AAA released the results of its annual 'Your Driving Costs' study today revealing a 3.4 percent rise in the yearly costs to own and operate a sedan in the U.S. The average costs rose 1.9 cents per mile to 58.5 cents per mile, or $8,776 per year, based upon 15,000 miles of annual driving.
"Despite seeing reduced costs for maintenance and insurance this year, there is an overall increase in the costs to own and operate a vehicle in the U.S. this year," said John Nielsen, AAA National Director of Auto Repair, Buying and Consumer Programs. "The 2011 rise in costs is due to relatively large increases in fuel, tire and depreciation costs as well as more moderate increases in other areas."
The 3.4 percent increase in overall costs the AAA study found would have likely been even higher if it had been able to take into account the stratospheric rise in gas prices we've seen in the first half of 2011. As it was, the study found an 8.6 percent rise in fuel costs for the average driver, and that was at $2.88 per gallon.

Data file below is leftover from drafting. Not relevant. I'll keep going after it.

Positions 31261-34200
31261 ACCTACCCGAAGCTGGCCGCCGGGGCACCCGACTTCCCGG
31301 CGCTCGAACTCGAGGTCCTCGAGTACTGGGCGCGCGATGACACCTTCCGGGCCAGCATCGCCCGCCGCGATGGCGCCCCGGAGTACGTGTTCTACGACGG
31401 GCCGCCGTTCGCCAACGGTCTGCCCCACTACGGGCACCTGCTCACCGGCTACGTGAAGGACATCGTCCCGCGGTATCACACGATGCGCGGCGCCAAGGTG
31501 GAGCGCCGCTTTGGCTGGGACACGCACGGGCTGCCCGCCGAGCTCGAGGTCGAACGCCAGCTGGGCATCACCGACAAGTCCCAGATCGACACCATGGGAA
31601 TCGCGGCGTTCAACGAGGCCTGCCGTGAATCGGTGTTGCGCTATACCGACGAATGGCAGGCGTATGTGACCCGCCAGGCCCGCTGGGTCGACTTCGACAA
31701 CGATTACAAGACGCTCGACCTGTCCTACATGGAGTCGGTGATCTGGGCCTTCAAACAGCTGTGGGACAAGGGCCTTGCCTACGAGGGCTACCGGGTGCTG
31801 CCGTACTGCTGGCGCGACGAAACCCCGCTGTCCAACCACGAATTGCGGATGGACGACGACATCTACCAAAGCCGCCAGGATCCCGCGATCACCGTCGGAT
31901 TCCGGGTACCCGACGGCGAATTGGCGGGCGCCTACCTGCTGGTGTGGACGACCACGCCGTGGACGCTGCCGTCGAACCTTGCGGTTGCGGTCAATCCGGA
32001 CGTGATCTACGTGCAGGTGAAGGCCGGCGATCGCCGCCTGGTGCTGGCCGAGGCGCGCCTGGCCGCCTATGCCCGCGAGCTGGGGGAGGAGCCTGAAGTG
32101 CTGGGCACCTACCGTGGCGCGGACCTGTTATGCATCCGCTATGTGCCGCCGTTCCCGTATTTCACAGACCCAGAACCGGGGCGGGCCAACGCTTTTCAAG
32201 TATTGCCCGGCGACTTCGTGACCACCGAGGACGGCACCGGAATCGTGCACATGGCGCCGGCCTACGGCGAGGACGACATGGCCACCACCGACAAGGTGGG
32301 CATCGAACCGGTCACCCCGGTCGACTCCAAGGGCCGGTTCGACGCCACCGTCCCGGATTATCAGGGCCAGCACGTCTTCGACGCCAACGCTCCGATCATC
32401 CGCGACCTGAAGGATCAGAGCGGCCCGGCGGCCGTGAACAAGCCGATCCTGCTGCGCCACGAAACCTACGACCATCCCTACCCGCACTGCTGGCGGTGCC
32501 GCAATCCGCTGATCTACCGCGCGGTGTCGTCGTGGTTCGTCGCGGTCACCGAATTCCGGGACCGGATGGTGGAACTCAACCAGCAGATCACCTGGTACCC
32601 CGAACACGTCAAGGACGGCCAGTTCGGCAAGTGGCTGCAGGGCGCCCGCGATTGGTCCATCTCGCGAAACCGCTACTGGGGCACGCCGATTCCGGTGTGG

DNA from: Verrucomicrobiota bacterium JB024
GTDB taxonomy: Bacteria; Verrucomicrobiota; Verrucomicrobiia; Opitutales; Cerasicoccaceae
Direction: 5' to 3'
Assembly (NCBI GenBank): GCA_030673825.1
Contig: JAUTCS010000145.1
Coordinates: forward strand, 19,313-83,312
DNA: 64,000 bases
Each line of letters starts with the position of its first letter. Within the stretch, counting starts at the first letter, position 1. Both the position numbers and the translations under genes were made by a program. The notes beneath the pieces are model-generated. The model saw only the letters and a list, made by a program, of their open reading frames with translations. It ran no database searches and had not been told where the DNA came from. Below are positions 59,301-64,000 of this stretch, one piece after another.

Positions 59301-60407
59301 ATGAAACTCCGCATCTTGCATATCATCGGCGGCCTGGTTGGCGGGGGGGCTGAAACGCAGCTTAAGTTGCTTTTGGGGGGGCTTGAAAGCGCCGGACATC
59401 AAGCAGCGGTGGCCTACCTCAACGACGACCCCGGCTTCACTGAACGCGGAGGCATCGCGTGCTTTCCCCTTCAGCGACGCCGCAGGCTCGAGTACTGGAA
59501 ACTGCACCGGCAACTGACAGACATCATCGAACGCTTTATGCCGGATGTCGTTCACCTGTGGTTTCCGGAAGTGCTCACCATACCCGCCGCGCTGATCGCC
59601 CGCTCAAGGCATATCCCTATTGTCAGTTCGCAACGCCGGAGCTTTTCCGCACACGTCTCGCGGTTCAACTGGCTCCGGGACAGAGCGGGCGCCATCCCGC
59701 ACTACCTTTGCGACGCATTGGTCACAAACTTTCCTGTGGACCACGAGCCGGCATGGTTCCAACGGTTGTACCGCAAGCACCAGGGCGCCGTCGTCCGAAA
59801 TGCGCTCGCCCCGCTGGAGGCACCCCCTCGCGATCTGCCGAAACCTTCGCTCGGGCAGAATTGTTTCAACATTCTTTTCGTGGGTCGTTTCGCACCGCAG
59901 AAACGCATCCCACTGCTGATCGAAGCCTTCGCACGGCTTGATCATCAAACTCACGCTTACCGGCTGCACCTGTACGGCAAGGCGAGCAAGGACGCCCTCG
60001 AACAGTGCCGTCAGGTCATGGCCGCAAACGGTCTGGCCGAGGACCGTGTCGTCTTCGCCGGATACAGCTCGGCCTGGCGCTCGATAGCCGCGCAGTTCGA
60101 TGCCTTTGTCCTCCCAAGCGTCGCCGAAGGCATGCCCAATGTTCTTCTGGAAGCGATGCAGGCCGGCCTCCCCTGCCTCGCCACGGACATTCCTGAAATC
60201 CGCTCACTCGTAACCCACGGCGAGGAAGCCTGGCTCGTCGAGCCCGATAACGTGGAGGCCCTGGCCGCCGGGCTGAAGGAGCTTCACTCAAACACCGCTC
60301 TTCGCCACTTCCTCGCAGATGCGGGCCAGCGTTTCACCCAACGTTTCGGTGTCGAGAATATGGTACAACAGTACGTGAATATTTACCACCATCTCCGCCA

The cost category that saw the biggest percentage increase was tires, which rose 15.7 percent year-over-year. The biggest increase in absolute terms was in the category of vehicle depreciation, or the amount of value a car loses over time. The AAA study found the average sedan losing $3,728 per year worth of value, up 4.9 percent over last year.
This isn't the first time I've seen this annual study, but the price people, myself included, pay to drive never ceases to amaze me. Of course, they're getting a lot of significant things in return for their $8,776: convenient shopping, the ability to get to work on time, an easy way to go on vacation, among other things. I'm not immune to the charms of a beautiful new car, and new cars today are without a doubt the most luxurious and technologically advanced in history. But people should at least know the cost of buying into America's love of the automobile.
I mean, think of what you could buy for $8,776 per year. If you walked everywhere for one year, you could have a lavish vacation in Paris. If you rode a bike for 10 years, you could pay cash for a house in a lot of places. If you rode the bus for 30 years, our simple savings calculator says you'd be close to a fully funded retirement, with over a million bucks sitting in the bank! Maybe Harvey Pekar was on to something.
What do you think? Would you stop driving to fund your retirement? Or is the loss of convenience and freedom too high of a price to pay?